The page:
CHICAGO – The issue of gender identity, especially for those who are born with a vagueness as to what to call themselves between/beyond boy and girl, has come front and center in the U.S., both with the legalization of gay marriage and the callous repudiation of identity by trying to pass laws dismissing it (the North Carolina “bathroom” laws). The performance companies of The Living Canvas and Nothing Without a Company is currently staging “[Trans]formation,” which presents gender identity art by six performers, who perform most of the play in the nude.
CHICAGO – It seems unlikely to be the artistic accomplishment of “Friday Night Lights” or “American Horror Story,” but Connie Britton has done it again, bringing another character vibrantly to life on “Nashville” and cementing her position as one of the best actresses on television. She’s easily the best thing about this entertaining if inconsistent show, a program that too often submits to its soap opera trappings but has enough rhythm to presume that it could be a solid weekly diversion.
CHICAGO – This upcoming Halloween will give you dozens of options in theaters and on Blu-ray to choose from for your scary dollar. You may have dismissed Wes Craven’s latest entry in the most influential franchise of the last twenty years. Don’t. Sure, the “Scream” movies are over the hill, more so than I think The Weinstein Company expected as evidenced by the pathetic box office returns (less than 50% of the last “Scream” movie and less than $100 million worldwide (the first three broke $150), but this is a fun genre flick. If you wrote this movie off in theaters, you might be surprised to learn that it’s worth a rental.
CHICAGO – It’s always risky for a screenwriter to craft a film about a family of writers in that when the result is a script so generically awful as that for “Fireflies in the Garden” it’s going to stick out even more prominently. After sitting on the shelf for years (it played festivals in 2008 and was supposed to be released that year) and reportedly undergoing some reshoots, this stale drama is finally getting a limited release and will prove just how limited it is to the poor saps who pay to see it.
HollywoodChicago.com Hookup: 5 Blu-Rays For Wes Craven’s ‘Scream 4’ With Neve Campbell, Courteney CoxSubmitted by HollywoodChicago.com on September 26, 2011 - 1:54pm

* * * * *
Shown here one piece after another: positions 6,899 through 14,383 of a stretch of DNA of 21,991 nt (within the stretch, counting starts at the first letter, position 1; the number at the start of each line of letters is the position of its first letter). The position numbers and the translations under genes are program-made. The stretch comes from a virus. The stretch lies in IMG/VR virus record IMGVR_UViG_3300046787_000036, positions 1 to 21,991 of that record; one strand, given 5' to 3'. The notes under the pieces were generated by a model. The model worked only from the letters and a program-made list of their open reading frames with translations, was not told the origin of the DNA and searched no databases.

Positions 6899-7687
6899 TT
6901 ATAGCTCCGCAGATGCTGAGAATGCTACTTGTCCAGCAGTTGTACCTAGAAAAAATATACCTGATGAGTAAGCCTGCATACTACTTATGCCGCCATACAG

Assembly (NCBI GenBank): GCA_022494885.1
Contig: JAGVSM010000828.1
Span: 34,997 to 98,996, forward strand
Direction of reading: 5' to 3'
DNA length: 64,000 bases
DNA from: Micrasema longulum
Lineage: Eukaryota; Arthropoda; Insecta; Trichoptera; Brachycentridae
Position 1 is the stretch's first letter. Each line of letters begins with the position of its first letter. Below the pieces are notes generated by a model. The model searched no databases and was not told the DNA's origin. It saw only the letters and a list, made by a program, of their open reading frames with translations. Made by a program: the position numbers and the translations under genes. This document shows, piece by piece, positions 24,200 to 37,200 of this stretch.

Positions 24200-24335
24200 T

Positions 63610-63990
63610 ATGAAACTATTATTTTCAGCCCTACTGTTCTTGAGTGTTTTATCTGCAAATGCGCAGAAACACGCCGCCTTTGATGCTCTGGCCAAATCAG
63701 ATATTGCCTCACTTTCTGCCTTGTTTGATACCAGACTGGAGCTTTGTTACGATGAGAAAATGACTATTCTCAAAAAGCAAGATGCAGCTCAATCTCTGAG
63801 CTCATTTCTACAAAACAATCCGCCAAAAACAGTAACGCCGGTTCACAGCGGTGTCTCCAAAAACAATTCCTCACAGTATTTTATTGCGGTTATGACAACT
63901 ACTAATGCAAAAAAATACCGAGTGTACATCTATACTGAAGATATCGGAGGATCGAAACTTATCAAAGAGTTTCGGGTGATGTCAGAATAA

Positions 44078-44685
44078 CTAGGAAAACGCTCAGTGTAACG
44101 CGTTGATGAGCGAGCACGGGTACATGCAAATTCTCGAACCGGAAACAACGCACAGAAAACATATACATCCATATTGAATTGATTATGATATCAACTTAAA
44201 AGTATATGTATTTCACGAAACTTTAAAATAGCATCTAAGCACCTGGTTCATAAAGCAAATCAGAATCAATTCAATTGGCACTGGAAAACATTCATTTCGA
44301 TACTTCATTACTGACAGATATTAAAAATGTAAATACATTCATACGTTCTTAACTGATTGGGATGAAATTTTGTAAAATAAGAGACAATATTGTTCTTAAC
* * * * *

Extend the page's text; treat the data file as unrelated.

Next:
CHICAGO – In our latest horror/mystery edition of HollywoodChicago.com Hookup: Blu-ray, we have 5 Blu-rays up for grabs for the home entertainment release of Wes Craven’s “Scream 4” starring Neve Campbell, Courteney Cox, David Arquette and Anna Paquin!
CHICAGO – Rarely has a theatrical kids movie been more of a complete disaster than “Hoodwinked Too! Hood vs. Evil,” recently released on Blu-ray and DVD. The film was such a train wreck that it sat on the shelf for years and was unceremoniously dumped in theaters in early 2011 with nearly no marketing and no promotion. The film barely crested $10 million at the domestic box office (only 20% of the original’s take) and I feel sorry for those paying customers. This is a truly soulless, horrendous piece of animated filmmaking, one of the worst films of 2011.
CHICAGO – In our latest comedy/animation/family edition of HollywoodChicago.com Hookup: DVD, we have 10 DVDs up for grabs in advance of the home entertainment release of “Hoodwinked Too! Hood vs. Evil” with Hayden Panettiere!
CHICAGO – Wes Craven’s legendary franchise returns this weekend with a decade since its last installment and to a genre that has been almost entirely bereft of creativity since its director started to lose his prominence as one of its best. Can “Scre4m” rejuvenate the slasher genre like the first film did or will it fall victim to the rule that horror sequels almost always suck?
CHICAGO – In this edition of the HollywoodChicago.com Hookup: Film, we have 3 VIP prize packs up for grabs to the new animated film “Alpha and Omega” with the voices of Hayden Panettiere, Dennis Hopper, Danny Glover, Justin Long and Christina Ricci!
CHICAGO – Here’s one of the saddest casualties of the recent writer’s strike. Tim Kring’s sci-fi series, “Heroes,” came on like gangbusters when it debuted in 2006. It intriguingly fused the formulas of “X-Men” and “Unbreakable,” as it followed a colorful assortment of earthlings who discover that they have powers unsettlingly akin to those seen comic books.
CHICAGO – Chris Columbus is not a filmmaker renowned for his use of subtlety. He seems incapable of telling a relatable human story without relying on his trademark brand of sophomoric slapstick. I was surprised that Macaulay Culkin didn’t pop up in Columbus’s “Rent,” and start hurling paint cans at the characters during their “Seasons of Love.” Even at age 51, Columbus is still an unruly child at heart.